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Is learning important? | Just visiting

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3 reasons why we joined the Noodle Advisory Board

I am the focus here, some may say that my obsession is to consider that the structures and activities of higher education institutions are fundamentally incompatible with the mission that we consider most important for these institutions – student education.

I researched this at the micro level, primarily how we staff and prioritize (really undo priorities) in the first courses of writing, makes it very difficult to use well-established advanced pedagogy.

I researched this at the macro level-as the whole system of higher education is essentially organized in reverse …if the goal is to provide access to opportunities and advancement, i.e.

It is with this mood that I read Inside the Supreme EdA recent survey of vice-rectors with great interest, in particular, their views on the relative importance of teaching versus research in their institutions. According to the survey, 86 percent of researchers at their institutions say that teaching “much more” (47 percent) or “more” (39 percent) is more important than research. As a former and still occasional research specialist, I am fascinated by these things, trying to look under interest and get additional ideas.

First, it is not surprising that people in charge of academics in their institutions see teaching as a priority over research. It seems to be an almost prerequisite for work.

Irene Malvey of the American Association of University Professors was “upset” by this discovery, and I share that disappointment. If teaching is so important, where is the evidence of how teaching is structured and maintained in the vast majority of educational institutions?

If teaching is indeed the most important function of the university, one should ask which conditions will be most conducive to better learning. This list is somewhat out of place, so don’t consider it exhaustive, but just for starters.

  1. Student workloads meet disciplinary guidelines for effective learning.
  2. Reasonable expectations of permanent employment from year to year for continuity of planning, constant communication with students and building institutional knowledge.
  3. Academic freedoms to cover regular classroom activities.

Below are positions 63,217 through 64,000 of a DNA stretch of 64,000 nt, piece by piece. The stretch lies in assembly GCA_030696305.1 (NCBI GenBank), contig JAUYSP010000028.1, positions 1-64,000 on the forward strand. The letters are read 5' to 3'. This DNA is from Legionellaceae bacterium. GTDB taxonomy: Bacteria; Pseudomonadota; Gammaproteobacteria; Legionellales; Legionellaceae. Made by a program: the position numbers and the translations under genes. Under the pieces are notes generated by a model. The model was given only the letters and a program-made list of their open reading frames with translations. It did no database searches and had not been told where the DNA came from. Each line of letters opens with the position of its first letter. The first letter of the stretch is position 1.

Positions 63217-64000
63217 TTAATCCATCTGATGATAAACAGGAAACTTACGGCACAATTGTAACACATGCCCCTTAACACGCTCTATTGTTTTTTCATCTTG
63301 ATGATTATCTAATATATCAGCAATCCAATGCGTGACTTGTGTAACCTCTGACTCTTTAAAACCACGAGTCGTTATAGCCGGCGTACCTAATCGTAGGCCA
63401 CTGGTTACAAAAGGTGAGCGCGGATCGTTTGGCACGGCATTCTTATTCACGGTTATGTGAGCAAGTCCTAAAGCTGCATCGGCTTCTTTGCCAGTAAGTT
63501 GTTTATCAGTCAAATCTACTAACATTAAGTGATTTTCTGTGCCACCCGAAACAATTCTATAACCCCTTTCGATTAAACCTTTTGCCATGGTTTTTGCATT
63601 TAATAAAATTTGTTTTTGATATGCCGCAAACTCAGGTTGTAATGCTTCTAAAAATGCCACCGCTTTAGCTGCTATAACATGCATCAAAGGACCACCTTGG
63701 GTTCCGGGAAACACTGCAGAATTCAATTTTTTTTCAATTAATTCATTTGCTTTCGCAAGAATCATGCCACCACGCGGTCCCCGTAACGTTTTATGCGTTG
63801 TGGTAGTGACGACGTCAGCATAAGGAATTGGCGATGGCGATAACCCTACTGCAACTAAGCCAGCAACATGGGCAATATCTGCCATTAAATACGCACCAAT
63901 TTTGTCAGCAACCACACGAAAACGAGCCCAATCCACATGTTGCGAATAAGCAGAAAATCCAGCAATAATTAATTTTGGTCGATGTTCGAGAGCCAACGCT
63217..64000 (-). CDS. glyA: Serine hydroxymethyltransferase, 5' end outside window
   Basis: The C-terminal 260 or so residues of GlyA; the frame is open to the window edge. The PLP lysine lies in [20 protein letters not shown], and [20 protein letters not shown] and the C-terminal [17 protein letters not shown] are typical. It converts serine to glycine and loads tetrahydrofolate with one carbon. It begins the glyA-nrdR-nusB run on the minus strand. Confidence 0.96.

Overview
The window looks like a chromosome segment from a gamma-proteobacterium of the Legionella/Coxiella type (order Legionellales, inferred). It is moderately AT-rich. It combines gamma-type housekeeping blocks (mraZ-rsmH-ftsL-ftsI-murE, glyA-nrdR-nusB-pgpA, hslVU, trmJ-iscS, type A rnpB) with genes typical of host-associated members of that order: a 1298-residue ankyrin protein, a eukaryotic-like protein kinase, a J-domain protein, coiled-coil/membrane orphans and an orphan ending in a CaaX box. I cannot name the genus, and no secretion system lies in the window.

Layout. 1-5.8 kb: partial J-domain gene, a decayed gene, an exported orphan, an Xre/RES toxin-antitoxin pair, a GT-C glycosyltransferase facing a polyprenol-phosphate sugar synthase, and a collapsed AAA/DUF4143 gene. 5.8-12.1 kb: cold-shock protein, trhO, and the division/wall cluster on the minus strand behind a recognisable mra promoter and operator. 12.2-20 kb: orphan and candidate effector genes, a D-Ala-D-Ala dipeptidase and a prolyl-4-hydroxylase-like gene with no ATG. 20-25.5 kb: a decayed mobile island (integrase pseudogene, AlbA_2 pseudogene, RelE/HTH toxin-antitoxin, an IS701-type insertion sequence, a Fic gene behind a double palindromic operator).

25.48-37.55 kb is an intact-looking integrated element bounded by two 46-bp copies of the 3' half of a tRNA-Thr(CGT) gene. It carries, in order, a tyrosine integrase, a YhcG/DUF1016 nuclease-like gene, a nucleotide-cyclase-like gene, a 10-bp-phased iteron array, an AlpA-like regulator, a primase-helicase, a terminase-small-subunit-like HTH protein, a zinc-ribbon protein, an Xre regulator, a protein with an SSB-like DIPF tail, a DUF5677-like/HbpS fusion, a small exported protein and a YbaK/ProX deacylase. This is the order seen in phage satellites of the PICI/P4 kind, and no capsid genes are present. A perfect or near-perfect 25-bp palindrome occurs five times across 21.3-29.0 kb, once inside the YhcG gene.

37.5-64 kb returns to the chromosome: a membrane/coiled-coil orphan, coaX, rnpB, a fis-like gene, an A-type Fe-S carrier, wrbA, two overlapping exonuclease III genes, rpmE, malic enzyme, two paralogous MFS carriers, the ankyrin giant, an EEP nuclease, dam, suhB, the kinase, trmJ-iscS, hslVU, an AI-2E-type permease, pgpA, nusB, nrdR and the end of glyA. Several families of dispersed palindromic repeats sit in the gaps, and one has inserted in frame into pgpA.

4. A reasonable and sustainable salary that allows the teacher to focus on teaching.
  5. Clear, thorough and fair policy indicators to assess the quality of teaching.
  6. Conservation and promotion policies based on learning effectiveness.
  7. Appropriate access to time and resources to improve your knowledge and practice.
  8. Joint management responsibilities strengthen the mutual commitment between the individual and the institution, the institution and the individual.

I have no doubt in the sincerity of the vice-chancellors when they say that teaching is their highest institutional priority, and I am also sure that there is a lot of excellent teaching on these campuses because I once did it and I continue to witness it in my work with faculty and institutions to improve their writing practice.

But I’ve been saying this for years and I’ll say it again, all this good work is happening despite structures and resources dedicated to learning, not because of it. What percentage of teachers in institutions can say that they work in conditions that properly support the work they are assigned?

They certainly describe exactly the zero years I taught in college as a track instructor with no experience.

The vast majority of employees who teach in U.S. colleges and universities are not seen as important resources to be developed for the benefit of students and institutions, but as interchangeable assets, fully interchangeable as long as credit hours and tuition fees can be assigned.

I’m not even angry about it anymore. I am more fascinated by how this gap is allowed to live forever.

Sixty-five percent of prorests say their institutions are “very effective” in providing quality undergraduate. Based on my experience as a teacher, speaker and observer of higher education, for me it sounds a bit low. Miracles do happen

But the price of this for people who have done an advanced job of providing such a quality education has been very, very high and it is only getting higher.

Ask how I know.

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